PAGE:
The US Army has confirmed that it is currently developing new helicopter-style drones with 1.8 gigapixel colour cameras. And according to the military, the technology promised "an unprecedented capability to track and monitor activity on the ground".
In a statement announcing the development, it said that three of the sensor-equipped drones were due to go into service in Afghanistan in either May or June 2012. Although Boeing built the first drones, other firms are welcome to bid to manufacture others.
"These aircraft will deploy for up to one full year as a way to harness lessons learned and funnel them into a program of record," explained Lieutenant Colonel Matthew Munster, product manager at the US Army's Unmanned Aerial System Modernization unit.
The A160 Hummingbird is distinguished by a number of impressive new features, one of which is that the system is capable of vertical take-off, which means that access to a runway is not necessary. Furthermore, it has been revealed that the drones have hovering capabilities - a feature that existing unmanned aircraft lack.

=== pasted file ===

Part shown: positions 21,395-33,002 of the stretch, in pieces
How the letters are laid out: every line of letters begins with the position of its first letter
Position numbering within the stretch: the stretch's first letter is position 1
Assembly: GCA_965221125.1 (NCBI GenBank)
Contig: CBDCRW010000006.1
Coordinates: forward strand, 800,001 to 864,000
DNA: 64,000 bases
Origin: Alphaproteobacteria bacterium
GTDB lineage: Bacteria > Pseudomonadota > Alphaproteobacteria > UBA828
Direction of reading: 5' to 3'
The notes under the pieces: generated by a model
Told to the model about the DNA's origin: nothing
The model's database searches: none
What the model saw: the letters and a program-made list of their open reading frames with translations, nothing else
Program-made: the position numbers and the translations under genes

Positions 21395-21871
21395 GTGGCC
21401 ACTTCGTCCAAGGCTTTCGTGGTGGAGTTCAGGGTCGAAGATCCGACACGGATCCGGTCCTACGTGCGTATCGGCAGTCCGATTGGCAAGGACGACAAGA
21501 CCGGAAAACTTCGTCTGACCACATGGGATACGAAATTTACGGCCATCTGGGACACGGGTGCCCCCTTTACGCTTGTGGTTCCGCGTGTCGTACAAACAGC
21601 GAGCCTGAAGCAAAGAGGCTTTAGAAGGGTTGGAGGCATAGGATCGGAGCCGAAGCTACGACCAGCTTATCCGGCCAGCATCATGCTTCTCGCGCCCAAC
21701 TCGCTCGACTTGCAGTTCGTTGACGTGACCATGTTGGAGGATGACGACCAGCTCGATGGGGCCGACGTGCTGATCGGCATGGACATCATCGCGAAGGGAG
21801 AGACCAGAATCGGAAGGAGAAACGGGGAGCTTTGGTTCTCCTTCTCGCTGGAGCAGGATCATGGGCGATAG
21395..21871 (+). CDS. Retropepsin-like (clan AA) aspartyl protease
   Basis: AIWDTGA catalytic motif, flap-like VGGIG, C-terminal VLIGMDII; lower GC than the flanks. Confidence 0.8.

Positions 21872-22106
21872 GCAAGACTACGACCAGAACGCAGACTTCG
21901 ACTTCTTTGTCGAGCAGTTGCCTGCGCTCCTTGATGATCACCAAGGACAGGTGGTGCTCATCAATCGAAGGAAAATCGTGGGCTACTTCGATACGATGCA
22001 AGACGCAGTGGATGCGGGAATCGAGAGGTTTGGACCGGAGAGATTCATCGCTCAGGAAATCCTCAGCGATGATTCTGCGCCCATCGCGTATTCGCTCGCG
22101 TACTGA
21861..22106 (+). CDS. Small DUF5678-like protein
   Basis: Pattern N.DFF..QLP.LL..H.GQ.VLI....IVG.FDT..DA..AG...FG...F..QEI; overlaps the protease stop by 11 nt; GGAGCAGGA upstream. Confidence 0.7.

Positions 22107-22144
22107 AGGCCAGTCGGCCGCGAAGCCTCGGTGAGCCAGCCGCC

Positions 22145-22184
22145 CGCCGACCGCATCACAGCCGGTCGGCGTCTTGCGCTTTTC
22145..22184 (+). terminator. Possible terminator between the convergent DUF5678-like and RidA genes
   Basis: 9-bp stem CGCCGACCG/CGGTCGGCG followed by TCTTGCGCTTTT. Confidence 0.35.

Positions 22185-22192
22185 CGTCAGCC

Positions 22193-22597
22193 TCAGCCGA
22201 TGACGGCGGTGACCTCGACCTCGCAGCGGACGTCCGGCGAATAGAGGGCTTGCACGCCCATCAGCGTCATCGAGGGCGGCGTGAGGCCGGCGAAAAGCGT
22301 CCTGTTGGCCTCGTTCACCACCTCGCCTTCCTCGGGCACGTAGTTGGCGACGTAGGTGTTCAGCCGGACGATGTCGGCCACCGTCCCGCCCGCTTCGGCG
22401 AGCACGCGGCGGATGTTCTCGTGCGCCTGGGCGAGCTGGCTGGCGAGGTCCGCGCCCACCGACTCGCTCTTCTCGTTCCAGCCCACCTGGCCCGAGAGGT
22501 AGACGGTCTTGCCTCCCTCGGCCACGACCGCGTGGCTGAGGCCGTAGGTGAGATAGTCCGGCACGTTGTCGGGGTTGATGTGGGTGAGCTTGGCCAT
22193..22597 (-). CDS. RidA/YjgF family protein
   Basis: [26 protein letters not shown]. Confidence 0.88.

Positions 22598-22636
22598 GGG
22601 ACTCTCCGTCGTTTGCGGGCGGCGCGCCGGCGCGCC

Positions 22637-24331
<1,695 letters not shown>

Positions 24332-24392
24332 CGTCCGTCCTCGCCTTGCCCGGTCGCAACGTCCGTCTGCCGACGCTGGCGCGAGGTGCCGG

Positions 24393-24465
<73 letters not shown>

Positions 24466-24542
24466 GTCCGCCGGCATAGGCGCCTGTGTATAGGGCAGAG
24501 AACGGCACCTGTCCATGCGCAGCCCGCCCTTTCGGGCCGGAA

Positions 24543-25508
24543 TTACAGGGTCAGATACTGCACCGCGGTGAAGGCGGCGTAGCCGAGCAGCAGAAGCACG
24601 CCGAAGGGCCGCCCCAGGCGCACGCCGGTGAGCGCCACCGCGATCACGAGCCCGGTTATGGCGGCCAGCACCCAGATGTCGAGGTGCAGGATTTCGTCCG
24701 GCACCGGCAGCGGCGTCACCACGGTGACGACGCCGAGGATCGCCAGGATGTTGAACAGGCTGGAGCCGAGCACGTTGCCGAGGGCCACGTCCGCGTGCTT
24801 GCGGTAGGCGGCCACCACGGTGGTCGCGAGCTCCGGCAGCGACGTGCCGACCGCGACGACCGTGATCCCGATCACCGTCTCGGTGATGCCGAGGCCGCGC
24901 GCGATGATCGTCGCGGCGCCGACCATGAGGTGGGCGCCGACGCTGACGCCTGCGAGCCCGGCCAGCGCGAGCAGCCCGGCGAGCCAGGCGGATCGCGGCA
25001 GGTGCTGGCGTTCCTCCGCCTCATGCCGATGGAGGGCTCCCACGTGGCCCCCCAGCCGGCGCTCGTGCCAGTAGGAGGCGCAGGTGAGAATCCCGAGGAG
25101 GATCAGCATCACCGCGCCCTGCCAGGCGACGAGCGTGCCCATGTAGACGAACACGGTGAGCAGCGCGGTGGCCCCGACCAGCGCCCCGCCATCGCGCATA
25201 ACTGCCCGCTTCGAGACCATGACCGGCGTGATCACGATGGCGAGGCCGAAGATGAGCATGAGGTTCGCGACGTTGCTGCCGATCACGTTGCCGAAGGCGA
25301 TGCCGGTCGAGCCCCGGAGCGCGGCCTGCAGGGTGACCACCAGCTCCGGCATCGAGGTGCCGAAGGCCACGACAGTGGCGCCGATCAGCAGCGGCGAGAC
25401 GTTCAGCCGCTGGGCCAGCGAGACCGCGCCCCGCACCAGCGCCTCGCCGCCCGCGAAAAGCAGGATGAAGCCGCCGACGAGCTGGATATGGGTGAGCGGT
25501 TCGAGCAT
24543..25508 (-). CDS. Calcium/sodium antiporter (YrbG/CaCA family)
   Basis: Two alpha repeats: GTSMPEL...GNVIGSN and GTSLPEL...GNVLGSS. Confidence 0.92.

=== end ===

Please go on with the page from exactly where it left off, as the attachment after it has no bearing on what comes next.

Additionally, the drones will feature the Autonomous Real-time Ground Ubiquitous Surveillance-Imaging System, which was first deployed earlier this year.
Based on a 1.8 gigapixel camera, the surveillance system offers the army wider fields of view than had been possible using earlier equipment. The revolutionary system can provide real-time video streams at the rate of ten frames a second, which is enough to track people and vehicles from altitudes above 20,000 feet across nearly 65 square miles.
"If you have a bunch of people leaving a place at the same time, they no longer have to say, 'Do I follow vehicle one, two, three or four,'" explained Brian Leninger, the program manager, who was speaking ahead of the system's launch.
"They can say: 'I will follow all of them, simultaneously and automatically.'"
Furthermore, the US Defense Advanced Research Projects Agency has announced that it is working with BAE Systems, the UK-based defence contractor, to develop a version that will offer night vision. The infrared imaging sensors would be sensitive enough to follow "dismounted personnel at night", military officials said.
It has been confirmed that test flights will be carried out in Arizona at the start of 2012 and the drones are set to be shipped to the Middle East shortly thereafter.